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# Waves

TermDefinition
waves oscillations that carry energy
oscillation an up-and-down or back-and-forth motion
vacuum space that has no matter in it
mechanical waves waves that move through matter
types of mechanical waves - water waves - sound waves
electromagnetic waves waves that move through vacuums
types of electromagnetic waves - light waves - x-rays - radio waves
wave properties (definition) the four main characteristics of a wave
amplitude one-half the distance between a wave's high point and low point; measures how much a wave is displaced from its resting point
crest a wave's high point
trough a wave's low point
resting point the position the medium would take if there were no wave
wavelength & symbol measured from a point on one wave to the same point on another wave; the Greek letter lambda
wavelength units meters (m)
3 ways to measure wavelength are: 1) crest-to-crest 2) trough-to-trough 3) resting point-to-resting point
frequency number of waves that pass a fixed point in a given unit of time
units for frequency hertz (H2) (number of waves per second)
wave speed the time it takes for a wave to move from one point to another
wave speed units meters per second (m/s)
wave speed equation frequency * wavelength (v=f*lambda)
medium A substance that makes possible the transfer of energy from one location to another
reflection (and example) when a wave bounces off a surface; when you look into a mirror, you see yourself because the light waves have been reflected off the surface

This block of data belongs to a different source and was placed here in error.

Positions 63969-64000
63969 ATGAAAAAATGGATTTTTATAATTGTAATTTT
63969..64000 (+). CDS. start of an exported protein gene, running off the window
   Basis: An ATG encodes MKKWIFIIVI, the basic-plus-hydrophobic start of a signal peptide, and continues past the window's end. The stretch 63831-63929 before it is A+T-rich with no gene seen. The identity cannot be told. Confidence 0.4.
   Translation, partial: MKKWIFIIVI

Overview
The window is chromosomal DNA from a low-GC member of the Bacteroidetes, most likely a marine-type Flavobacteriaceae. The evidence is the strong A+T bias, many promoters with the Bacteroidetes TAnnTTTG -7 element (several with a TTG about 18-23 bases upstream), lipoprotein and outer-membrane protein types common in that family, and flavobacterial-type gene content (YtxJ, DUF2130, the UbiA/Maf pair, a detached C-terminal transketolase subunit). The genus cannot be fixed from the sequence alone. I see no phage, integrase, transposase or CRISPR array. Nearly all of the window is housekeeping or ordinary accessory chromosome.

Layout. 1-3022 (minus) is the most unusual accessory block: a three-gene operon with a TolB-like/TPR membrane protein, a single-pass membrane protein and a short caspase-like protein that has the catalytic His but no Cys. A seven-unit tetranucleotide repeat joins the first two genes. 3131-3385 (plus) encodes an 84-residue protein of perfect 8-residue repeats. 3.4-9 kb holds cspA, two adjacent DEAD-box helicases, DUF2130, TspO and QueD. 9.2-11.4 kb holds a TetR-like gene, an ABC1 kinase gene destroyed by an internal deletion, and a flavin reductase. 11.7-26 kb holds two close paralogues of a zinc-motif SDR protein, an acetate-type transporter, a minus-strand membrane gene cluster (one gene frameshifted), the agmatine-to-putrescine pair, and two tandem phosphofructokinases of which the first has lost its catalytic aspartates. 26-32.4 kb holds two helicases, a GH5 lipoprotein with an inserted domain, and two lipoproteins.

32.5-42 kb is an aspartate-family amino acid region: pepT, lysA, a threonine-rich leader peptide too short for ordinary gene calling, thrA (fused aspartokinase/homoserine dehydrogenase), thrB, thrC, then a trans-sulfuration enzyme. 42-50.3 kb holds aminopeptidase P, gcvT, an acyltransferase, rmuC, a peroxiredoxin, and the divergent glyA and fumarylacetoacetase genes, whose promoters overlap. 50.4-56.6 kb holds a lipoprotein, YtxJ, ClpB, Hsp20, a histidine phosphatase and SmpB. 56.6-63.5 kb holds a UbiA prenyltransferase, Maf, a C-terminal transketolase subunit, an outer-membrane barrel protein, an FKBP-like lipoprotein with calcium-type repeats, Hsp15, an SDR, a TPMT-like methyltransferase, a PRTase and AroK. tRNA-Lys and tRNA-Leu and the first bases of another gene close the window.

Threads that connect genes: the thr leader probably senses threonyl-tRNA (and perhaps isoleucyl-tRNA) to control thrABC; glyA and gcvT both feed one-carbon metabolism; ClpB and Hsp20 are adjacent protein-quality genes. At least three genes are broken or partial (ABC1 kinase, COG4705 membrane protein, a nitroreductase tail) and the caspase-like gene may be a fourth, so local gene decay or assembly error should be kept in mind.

law of reflection explains that waves get reflected in a particular way - a wave gets reflected at the same angle as it moved toward the barrier
reflected ray the wave bouncing off something
incident ray the wave moving toward something
refraction (and example) the bending of waves as they travel through different mediums; why your legs look really short when standing in a pool
diffraction (and example) the bending of waves around a barrier or the spreading of waves past small openings; when ocean waves come through a jetty or pier
interference the result of waves colliding with each other
constructive interference when waves collide, they combine to form a larger wave
destructive interference when waves collide, they interfere with each other and cancel each other out
absorption the transfer of energy from a wave to matter as the wave passes through it
absorbed colors the light waves going into an object [colors that absorb more light rays (dark colors), heat up when in light]
reflected colors the light waves being reflected to show different colors
electromagnetic spectrum (know order and describe) the wavelengths and frequency range of electromagnetic waves - radio waves - microwaves - infrared waves - visible light - ultraviolet waves (UV rays) - x-rays - gamma rays
visible light spectrum colors in the visible spectrum from longest to shortest wavelength: red, orange, yellow, green, blue, indigo, violet
longitudinal wave a wave that oscillates in the direction as it moves (sound waves)
expansion the wavelength of longitudinal waves spreading apart
compression the wavelength of longitudinal waves getting closer together
intensity (of sound) how much energy the sound wave carries past a certain area; the amplitude determines the intensity; the closer you are to a sound the higher the intensity and vice versa
units of sound decibels (dB)
pitch our perception of sound wave frequency
analog signal signals that carry info but vary continuously in both amplitude and frequency (much more susceptible to interference)
digital signal signals that send info as wave pulses and communicate only through 1s and 0s, so the form that the info takes is much simpler
Created by: 2022josk

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